1. How are Shiga toxin-producing E. coli infections of the digestive tract treated?
The recommended treatment for O157 Shiga toxin-producing E. coli (STEC) infection that has not progressed to hemolytic uremic syndrome (HUS) is supportive care (rest and rehydration). Those who are at an increased risk of developing HUS, such as children or the elderly, will be monitored closely. If they develop HUS, hospitalization will be required.
Infections of non-O157 Shiga toxin-producing E. coli are also treated with rest and rehydration, and they are often resolved without any additional intervention.
3. Why shouldn't I take anti-diarrheal medication if I have a Shiga toxin-producing E.coli infection of the gastrointestinal system?
Anti-diarrheal medicines may worsen or prolong your illness because they delay the removal of E. coli from your gastrointestinal tract by inhibiting the normal movement of food and fluids through the GI tract.
Parasites can also cause diarrhea. They are found in lakes and streams throughout the world and may also contaminate swimming pools, hot tubs, and community water supplies. The most common single-celled parasites responsible for gastrointestinal illness in the U.S. are Giardia lamblia (giardia), Entamoeba histolytica (E. histolytica), and Cryptosporidium parvum (crypto).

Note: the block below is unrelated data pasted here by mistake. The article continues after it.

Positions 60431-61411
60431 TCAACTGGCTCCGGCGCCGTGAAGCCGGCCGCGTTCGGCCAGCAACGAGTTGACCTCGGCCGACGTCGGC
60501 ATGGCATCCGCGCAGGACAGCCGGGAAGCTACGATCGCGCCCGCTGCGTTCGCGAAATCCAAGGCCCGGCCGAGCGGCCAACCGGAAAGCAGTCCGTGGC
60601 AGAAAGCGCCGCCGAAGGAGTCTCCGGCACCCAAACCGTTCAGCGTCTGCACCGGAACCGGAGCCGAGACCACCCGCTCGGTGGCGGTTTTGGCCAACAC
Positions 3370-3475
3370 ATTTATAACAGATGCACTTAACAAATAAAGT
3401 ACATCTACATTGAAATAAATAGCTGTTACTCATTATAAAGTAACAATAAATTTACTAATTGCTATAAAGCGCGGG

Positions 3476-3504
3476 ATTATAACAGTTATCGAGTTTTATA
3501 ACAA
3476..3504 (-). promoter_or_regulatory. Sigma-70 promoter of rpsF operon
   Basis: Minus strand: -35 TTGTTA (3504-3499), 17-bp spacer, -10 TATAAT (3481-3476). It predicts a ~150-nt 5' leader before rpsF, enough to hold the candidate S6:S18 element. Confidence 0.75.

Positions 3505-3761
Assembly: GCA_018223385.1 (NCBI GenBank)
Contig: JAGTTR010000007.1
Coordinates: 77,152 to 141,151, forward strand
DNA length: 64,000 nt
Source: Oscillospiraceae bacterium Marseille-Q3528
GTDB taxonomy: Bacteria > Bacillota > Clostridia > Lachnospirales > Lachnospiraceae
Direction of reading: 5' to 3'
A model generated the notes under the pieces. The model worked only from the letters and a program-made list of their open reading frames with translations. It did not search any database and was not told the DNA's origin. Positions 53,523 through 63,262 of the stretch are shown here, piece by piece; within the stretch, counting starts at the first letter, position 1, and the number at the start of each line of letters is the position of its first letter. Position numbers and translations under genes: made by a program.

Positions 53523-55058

Rotavirus is the most common cause of severe diarrhea among children. Other viruses that cause diarrhea include Norwalk, noroviruses (also called Norwalk-like viruses), adenoviruses, calciviruses, cytomegalovirus (CMV), and HIV.
This article was last reviewed on January 5, 2012. | This article was last modified on May 14, 2015.
The review date indicates when the article was last reviewed from beginning to end to ensure that it reflects the most current science. A review may not require any modifications to the article, so the two dates may not always agree.
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